How to give yourself aversions - an investigation into aversive actions and potentially how to avoid collecting them when you have a better understanding of how they happen. (I have not done the research and will need to do that before publishing the post)
How to give someone else an aversion - similar to above, we know we can work differently to other people, and at the intersection of that is a misunderstanding that can leave people uncomfortable.
Lists - Creating lists is a great thing, currently in draft - some considerations about what lists are, what they do, what they are used for, what they can be used for, where they come in handy, and the suggestion that you should use lists more. (also some digital list-keeping solutions)
Choice to remember the details - this stems from choosing to remember names, a point in the conversation where people sometimes tune out. As a mindfulness concept you can choose to remember the details. (short article, not exactly sure why I wanted to write about this)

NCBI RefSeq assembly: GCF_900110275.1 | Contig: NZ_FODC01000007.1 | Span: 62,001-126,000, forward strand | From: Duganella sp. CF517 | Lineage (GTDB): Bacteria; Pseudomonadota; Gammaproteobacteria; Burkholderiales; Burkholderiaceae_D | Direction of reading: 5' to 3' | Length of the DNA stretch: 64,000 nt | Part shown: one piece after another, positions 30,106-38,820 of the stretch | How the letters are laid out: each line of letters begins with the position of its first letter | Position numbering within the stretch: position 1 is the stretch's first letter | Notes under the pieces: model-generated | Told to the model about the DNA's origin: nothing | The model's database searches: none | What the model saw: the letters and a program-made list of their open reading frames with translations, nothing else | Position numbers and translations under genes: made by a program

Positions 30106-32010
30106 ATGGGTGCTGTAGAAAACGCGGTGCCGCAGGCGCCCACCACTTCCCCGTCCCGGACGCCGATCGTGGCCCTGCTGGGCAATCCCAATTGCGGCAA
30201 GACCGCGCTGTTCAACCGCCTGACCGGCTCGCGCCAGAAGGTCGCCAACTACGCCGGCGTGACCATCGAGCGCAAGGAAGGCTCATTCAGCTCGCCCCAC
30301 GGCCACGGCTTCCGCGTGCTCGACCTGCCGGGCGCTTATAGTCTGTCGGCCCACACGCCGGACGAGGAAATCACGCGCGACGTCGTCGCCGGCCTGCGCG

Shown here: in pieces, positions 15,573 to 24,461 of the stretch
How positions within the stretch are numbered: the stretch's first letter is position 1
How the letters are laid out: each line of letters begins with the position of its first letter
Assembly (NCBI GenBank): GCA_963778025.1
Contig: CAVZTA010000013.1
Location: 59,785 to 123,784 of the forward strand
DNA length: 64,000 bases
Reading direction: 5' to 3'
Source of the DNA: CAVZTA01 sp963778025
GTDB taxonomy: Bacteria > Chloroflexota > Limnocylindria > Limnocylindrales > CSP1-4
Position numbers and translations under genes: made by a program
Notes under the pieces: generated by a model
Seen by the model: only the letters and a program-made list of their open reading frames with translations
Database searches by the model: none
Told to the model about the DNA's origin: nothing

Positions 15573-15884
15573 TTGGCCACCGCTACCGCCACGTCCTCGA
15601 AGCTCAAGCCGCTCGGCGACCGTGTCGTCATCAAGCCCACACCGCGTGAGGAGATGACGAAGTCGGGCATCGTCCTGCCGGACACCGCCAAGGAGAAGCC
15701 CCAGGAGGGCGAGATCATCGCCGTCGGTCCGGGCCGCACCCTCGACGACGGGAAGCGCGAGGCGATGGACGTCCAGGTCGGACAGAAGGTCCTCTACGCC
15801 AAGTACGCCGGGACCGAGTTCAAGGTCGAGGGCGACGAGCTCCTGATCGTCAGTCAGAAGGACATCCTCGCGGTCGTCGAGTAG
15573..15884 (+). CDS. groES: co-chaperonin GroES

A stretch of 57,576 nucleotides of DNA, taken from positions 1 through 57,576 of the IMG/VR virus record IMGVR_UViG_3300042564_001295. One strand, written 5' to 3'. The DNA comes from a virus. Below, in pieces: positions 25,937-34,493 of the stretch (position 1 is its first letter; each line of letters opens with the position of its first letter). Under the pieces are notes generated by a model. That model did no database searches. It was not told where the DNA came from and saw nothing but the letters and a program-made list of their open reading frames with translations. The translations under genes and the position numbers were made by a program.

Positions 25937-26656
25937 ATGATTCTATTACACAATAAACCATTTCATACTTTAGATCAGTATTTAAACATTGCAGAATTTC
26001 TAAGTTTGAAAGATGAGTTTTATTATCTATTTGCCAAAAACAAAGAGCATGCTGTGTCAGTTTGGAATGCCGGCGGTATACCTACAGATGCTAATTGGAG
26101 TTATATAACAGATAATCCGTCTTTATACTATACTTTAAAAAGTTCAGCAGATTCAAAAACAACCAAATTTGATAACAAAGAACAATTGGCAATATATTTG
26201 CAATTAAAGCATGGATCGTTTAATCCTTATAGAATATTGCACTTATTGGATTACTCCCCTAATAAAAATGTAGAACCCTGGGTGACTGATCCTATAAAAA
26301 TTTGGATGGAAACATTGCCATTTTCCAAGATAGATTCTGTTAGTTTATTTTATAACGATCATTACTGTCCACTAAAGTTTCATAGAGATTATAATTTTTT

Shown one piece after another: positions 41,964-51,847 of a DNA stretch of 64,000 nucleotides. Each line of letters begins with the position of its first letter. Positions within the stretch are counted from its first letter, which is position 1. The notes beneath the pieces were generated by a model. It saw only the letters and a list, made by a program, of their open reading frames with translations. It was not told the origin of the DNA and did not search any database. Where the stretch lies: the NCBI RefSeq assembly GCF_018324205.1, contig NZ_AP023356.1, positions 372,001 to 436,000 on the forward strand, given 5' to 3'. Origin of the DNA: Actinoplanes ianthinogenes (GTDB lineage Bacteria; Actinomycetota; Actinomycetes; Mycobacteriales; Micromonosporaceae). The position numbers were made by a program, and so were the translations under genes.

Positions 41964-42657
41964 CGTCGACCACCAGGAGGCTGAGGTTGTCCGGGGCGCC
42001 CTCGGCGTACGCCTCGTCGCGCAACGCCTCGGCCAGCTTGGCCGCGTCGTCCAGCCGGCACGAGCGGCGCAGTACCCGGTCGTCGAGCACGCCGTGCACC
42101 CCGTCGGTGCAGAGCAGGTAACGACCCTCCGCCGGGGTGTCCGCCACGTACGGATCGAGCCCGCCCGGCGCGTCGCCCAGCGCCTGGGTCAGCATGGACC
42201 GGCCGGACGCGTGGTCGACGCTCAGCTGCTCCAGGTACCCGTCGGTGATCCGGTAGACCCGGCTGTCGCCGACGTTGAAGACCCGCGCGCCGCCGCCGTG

What is a problem - On the path of problem solving, understanding what a problem is will help you to understand how to attack it. Nothing more complicated than this picture to explain it. The barrier is a problem. This doesn't seem important on it's own but as a foundation for thinking about problems it's good to have sitting around somewhere.
How to/not attend a meetup - for anyone who has never been to a meetup, and anyone who wants the good tips on etiquette for being the new guy in a room of friends. First meetup: shut up and listen, try not to be too much of an impact on the existing meetup group or you might misunderstand the culture.